What are we looking for?
After the shock Manulife handed dividend investors on Thursday, Number Cruncher decided to take a look at how some of the other marquee names in the dividend-paying land have been faring of late.
We've identified a number of means for unearthing dividend-paying stocks that are worth revisiting, but one of the most compelling screens came our way via George Vasic, strategist at UBS Securities Canada Inc. Last summer Mr. Vasic showed us how to look past just yield to "true" yield to find worthwhile opportunities - in this case, 11 stocks that share some very hard-to-come-by characteristics.
What is true yield?
There are two ways a company returns capital to shareholders: dividends and share buybacks. True yield measures the dividend yield, adjusted for any growth or shrinkage in the number of shares outstanding.
A company that buys back a lot of shares will have a higher true yield, while one that issues more stock and dilutes its shares outstanding will have a lower true yield, all other things being equal.
Mr. Vasic defines true yield as dividend yield minus the three-year compound annual growth rate of shares outstanding.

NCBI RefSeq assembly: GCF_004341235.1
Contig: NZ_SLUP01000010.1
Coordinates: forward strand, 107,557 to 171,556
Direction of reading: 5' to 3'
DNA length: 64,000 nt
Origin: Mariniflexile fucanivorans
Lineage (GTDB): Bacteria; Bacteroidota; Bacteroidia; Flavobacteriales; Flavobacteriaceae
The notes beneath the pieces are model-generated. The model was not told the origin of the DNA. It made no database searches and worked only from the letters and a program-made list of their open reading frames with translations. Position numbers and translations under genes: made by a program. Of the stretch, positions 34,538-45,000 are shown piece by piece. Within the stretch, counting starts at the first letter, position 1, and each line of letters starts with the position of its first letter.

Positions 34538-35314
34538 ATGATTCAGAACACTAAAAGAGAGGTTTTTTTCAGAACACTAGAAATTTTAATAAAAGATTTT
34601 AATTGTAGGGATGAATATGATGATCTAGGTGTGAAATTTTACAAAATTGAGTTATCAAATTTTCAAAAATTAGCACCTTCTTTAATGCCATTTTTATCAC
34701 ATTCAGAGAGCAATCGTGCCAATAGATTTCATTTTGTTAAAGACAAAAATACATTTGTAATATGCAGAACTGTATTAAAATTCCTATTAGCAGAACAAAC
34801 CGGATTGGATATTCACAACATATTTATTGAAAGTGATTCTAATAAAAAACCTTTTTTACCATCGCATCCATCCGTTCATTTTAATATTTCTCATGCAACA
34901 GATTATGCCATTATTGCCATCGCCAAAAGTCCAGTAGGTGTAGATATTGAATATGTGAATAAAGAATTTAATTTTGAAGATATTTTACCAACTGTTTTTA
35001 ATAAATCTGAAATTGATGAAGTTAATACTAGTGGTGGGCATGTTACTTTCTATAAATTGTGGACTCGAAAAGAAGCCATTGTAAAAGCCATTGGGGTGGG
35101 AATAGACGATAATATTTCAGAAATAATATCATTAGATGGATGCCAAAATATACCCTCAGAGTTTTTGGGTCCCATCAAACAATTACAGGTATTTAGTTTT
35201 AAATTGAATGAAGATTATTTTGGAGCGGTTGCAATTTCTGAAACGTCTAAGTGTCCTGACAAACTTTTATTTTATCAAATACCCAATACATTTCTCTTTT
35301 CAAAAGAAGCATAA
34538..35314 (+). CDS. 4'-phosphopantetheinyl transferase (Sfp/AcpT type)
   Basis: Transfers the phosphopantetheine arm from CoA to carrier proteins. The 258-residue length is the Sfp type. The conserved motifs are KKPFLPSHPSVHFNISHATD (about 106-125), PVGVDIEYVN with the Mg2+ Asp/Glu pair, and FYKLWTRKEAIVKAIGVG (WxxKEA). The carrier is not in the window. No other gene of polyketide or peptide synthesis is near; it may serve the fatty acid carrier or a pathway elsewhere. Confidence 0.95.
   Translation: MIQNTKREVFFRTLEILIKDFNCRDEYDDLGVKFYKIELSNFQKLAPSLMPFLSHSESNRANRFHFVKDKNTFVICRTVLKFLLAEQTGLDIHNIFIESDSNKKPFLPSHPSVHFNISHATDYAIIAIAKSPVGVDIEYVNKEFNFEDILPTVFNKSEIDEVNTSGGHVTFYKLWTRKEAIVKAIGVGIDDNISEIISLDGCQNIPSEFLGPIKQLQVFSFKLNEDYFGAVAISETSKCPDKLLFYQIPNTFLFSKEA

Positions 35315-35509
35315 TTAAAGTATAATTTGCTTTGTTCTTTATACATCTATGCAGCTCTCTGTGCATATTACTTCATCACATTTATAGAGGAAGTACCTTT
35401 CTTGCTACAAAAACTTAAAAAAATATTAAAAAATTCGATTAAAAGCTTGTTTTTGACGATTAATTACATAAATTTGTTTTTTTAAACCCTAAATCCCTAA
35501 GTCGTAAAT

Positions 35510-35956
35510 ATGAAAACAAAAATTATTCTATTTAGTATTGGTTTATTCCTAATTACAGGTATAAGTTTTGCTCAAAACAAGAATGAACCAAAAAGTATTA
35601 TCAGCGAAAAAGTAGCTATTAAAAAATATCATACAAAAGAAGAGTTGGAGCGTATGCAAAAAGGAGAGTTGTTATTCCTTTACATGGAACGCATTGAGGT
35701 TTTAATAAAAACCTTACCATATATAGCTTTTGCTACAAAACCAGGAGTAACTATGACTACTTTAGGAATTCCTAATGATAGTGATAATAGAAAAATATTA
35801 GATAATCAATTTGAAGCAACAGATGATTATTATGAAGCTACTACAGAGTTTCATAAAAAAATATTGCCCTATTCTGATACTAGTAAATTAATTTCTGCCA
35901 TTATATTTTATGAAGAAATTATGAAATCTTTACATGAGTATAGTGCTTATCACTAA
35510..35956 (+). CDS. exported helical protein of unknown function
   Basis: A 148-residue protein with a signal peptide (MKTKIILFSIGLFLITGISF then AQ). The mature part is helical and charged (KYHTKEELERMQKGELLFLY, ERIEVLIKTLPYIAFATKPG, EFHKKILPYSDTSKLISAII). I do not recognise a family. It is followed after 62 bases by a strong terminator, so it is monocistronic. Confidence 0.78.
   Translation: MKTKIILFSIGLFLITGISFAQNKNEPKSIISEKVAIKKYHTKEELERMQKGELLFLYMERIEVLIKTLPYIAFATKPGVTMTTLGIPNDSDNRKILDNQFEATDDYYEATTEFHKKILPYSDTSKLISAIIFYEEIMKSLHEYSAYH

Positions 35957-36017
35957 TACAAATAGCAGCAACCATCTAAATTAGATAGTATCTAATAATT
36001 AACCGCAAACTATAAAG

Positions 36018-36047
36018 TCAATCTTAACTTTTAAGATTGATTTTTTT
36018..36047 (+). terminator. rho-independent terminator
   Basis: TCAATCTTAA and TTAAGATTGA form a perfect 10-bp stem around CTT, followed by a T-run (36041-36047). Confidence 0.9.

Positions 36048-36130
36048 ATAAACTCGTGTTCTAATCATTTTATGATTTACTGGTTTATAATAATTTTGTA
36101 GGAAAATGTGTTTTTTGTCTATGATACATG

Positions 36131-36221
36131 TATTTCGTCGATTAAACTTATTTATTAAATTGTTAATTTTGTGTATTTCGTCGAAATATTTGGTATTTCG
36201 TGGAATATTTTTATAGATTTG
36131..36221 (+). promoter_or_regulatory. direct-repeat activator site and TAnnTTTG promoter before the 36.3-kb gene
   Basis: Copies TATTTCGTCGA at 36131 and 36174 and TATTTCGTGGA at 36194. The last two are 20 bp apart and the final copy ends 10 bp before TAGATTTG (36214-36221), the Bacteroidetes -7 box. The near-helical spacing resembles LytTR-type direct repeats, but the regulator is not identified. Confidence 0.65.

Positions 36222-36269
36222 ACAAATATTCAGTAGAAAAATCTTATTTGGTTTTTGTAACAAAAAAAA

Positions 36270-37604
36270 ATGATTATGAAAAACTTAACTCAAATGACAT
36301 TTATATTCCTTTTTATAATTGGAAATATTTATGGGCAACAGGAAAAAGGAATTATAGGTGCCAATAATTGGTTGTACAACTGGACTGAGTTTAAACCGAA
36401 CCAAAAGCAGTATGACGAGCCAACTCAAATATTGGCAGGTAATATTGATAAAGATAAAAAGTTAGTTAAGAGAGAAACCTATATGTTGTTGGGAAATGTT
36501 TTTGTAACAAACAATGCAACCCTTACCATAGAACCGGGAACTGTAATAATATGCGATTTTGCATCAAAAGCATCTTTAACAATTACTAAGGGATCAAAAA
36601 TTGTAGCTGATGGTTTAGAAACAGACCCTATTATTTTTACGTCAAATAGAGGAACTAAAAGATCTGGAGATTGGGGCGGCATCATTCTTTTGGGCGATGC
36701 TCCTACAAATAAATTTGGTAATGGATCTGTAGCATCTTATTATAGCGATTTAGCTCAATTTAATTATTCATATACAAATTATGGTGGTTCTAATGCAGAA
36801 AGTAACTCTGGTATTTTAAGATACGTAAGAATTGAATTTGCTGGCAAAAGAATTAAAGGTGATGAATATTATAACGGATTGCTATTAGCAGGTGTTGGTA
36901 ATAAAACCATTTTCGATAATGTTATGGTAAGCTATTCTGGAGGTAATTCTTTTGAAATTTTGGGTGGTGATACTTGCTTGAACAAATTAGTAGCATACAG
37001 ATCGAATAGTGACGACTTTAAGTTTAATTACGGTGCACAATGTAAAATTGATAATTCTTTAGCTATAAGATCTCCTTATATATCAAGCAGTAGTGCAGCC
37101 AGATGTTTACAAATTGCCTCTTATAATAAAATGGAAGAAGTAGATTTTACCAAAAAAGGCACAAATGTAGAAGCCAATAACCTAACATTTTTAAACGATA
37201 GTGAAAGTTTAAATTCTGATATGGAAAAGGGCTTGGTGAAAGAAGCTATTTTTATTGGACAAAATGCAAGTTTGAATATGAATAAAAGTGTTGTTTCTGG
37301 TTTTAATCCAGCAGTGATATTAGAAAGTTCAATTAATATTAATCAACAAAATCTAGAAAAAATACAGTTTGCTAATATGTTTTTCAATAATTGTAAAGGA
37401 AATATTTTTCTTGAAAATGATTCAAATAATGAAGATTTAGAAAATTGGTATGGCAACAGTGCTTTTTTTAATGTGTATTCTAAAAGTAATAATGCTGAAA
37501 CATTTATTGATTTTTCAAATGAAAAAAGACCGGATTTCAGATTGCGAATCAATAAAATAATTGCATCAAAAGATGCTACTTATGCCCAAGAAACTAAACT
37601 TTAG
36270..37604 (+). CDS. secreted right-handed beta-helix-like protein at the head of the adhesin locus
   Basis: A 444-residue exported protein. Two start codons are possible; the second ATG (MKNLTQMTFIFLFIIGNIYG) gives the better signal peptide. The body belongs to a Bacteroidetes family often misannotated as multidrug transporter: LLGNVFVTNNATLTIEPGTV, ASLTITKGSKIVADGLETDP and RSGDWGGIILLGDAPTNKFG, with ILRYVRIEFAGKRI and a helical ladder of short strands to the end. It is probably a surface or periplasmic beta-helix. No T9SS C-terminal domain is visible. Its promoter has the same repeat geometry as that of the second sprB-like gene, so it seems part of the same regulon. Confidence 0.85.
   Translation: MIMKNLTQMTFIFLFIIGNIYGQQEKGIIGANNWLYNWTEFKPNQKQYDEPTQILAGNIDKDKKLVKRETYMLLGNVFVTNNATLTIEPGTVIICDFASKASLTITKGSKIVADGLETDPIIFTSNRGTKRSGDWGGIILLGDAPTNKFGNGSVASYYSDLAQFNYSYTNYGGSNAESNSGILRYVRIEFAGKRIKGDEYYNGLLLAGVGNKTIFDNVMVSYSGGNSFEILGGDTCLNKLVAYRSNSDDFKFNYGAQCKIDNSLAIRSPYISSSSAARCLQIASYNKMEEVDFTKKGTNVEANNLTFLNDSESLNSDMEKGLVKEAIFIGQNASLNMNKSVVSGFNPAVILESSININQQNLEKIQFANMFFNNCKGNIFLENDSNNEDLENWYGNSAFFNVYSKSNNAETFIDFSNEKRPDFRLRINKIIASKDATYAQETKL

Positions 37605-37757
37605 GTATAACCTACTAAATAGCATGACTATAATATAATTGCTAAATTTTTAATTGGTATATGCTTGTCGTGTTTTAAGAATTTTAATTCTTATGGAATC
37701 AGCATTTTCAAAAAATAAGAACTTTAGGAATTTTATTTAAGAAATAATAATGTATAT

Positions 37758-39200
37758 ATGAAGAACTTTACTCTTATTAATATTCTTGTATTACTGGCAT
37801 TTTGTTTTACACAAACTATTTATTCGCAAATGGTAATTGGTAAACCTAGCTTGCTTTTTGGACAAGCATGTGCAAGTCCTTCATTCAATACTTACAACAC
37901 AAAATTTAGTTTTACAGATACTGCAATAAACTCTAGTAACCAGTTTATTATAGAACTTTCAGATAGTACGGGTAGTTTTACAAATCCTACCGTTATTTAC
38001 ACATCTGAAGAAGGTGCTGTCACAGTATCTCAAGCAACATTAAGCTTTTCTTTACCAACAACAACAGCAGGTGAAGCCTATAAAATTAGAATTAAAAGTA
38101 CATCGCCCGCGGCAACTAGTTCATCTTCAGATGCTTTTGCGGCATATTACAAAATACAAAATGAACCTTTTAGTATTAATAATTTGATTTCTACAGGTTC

How the screen works
True yield is best used as a complementary measure to dividend yield, not as a substitute, Mr. Vasic says. "We believe the best information is obtained by looking at dividend yield, dividend growth, payout ratio and share count in tandem," he said in a note.
Last August, Mr. Vasic screened for companies that had a dividend yield greater than 1.5 per cent, a true yield greater than 3 per cent, no share dilution in the past three years, five consecutive dividend increases with an average annual growth rate of more than 10 per cent and a payout ratio (dividends as a percentage of profit) of less than 50 per cent.
Fulfilling all of those criteria wasn't easy. On the S&P/TSX composite index (excluding income trusts), only 11 companies made the cut. Most were financials, but you'll also find a railway, oil and gas producer, commercial printer, specialty television operator and a methanol producer.
We'll be talking to Mr. Vasic soon to update his "true" yield numbers and re-run the screen.
In the meantime, you can see that despite how much pressure these stocks have been under, they have been able to maintain their payments. In the case of Canadian National Railway Co., it actually managed to raise its quarterly dividend rate in January to 25.25 cents a share from 23 cents.
With a file from reporter John HeinzlReport Typo/Error